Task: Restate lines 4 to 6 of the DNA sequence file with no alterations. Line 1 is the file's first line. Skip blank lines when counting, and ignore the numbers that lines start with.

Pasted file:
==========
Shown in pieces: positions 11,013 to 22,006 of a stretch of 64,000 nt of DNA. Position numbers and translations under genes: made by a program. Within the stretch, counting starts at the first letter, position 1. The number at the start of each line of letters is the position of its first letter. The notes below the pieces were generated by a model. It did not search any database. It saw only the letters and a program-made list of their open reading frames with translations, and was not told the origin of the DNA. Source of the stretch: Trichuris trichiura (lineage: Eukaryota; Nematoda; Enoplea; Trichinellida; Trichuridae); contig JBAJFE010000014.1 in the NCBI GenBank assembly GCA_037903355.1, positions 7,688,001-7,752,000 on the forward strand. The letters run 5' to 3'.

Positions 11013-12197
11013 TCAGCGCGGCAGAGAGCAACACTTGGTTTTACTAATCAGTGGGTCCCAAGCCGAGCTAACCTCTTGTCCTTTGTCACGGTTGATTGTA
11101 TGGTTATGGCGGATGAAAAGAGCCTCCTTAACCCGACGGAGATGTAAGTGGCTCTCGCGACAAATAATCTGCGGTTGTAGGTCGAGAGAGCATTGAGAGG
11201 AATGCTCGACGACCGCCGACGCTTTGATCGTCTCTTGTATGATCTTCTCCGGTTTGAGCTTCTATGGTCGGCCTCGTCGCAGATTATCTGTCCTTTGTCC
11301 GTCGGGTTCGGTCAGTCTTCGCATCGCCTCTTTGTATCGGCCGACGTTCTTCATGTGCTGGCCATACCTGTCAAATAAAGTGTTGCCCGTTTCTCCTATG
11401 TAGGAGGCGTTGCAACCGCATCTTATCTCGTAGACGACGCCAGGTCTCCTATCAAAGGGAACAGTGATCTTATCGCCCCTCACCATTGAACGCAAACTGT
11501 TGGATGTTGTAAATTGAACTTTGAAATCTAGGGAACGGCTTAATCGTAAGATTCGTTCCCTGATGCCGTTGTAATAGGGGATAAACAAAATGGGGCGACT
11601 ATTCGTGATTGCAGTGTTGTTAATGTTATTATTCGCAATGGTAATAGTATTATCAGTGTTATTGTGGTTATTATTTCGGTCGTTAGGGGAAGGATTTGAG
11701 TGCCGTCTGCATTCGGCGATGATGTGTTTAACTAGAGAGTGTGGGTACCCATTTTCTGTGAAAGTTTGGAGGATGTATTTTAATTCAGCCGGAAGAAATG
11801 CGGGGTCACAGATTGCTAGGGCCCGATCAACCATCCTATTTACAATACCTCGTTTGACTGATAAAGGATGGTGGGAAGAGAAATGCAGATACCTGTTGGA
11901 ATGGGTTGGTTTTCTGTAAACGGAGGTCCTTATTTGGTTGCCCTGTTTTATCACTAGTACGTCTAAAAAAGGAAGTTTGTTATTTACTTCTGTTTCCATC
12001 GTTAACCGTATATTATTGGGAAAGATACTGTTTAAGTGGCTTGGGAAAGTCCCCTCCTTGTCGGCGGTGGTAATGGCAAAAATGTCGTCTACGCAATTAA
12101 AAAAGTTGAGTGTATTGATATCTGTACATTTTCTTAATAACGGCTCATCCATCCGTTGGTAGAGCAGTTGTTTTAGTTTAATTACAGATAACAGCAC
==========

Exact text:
11101 TGGTTATGGCGGATGAAAAGAGCCTCCTTAACCCGACGGAGATGTAAGTGGCTCTCGCGACAAATAATCTGCGGTTGTAGGTCGAGAGAGCATTGAGAGG
11201 AATGCTCGACGACCGCCGACGCTTTGATCGTCTCTTGTATGATCTTCTCCGGTTTGAGCTTCTATGGTCGGCCTCGTCGCAGATTATCTGTCCTTTGTCC
11301 GTCGGGTTCGGTCAGTCTTCGCATCGCCTCTTTGTATCGGCCGACGTTCTTCATGTGCTGGCCATACCTGTCAAATAAAGTGTTGCCCGTTTCTCCTATG